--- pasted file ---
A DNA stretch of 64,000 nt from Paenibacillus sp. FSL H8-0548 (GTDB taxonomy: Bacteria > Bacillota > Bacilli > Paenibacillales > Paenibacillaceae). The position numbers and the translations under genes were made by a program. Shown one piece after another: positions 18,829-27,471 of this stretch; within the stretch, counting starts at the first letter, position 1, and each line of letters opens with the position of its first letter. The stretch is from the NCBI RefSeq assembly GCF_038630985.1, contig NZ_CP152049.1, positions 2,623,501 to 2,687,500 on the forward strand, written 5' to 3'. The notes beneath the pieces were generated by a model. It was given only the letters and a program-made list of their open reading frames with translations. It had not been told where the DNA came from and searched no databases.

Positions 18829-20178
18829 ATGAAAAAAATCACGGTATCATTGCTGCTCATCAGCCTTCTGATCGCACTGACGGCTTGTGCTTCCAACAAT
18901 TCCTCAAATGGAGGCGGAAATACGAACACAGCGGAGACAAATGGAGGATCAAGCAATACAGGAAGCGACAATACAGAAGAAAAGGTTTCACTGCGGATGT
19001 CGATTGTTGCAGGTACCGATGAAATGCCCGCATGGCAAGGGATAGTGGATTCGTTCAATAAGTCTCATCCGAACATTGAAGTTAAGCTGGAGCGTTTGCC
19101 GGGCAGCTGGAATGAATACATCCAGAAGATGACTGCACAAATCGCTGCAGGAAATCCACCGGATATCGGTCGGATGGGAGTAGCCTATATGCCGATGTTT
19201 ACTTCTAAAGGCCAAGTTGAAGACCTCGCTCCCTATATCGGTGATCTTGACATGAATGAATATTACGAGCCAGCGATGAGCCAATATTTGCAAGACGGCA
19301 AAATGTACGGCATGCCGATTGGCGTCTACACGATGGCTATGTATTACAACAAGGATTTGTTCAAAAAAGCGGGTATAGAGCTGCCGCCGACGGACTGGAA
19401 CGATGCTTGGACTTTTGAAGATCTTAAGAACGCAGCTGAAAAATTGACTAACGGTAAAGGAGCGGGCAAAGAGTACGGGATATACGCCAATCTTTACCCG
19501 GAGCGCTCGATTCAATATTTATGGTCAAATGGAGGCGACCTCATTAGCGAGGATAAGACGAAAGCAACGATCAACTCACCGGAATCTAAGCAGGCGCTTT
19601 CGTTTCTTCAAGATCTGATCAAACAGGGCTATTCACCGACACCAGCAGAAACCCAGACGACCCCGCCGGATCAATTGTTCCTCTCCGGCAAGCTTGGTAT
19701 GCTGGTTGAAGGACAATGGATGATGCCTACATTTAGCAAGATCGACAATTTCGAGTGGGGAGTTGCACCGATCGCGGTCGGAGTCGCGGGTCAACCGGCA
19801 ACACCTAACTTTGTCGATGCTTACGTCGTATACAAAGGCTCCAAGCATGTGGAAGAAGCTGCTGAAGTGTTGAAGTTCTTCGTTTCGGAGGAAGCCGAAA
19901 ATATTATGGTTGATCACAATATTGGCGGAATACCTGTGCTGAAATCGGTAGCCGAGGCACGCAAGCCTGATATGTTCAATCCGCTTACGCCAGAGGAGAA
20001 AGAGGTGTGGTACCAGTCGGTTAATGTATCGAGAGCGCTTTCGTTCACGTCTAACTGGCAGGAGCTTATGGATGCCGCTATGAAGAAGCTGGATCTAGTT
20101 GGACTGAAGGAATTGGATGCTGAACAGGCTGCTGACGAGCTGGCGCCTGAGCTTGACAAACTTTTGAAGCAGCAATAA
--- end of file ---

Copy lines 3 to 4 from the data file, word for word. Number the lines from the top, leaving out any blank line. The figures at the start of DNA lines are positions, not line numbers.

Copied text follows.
18829 ATGAAAAAAATCACGGTATCATTGCTGCTCATCAGCCTTCTGATCGCACTGACGGCTTGTGCTTCCAACAAT
18901 TCCTCAAATGGAGGCGGAAATACGAACACAGCGGAGACAAATGGAGGATCAAGCAATACAGGAAGCGACAATACAGAAGAAAAGGTTTCACTGCGGATGT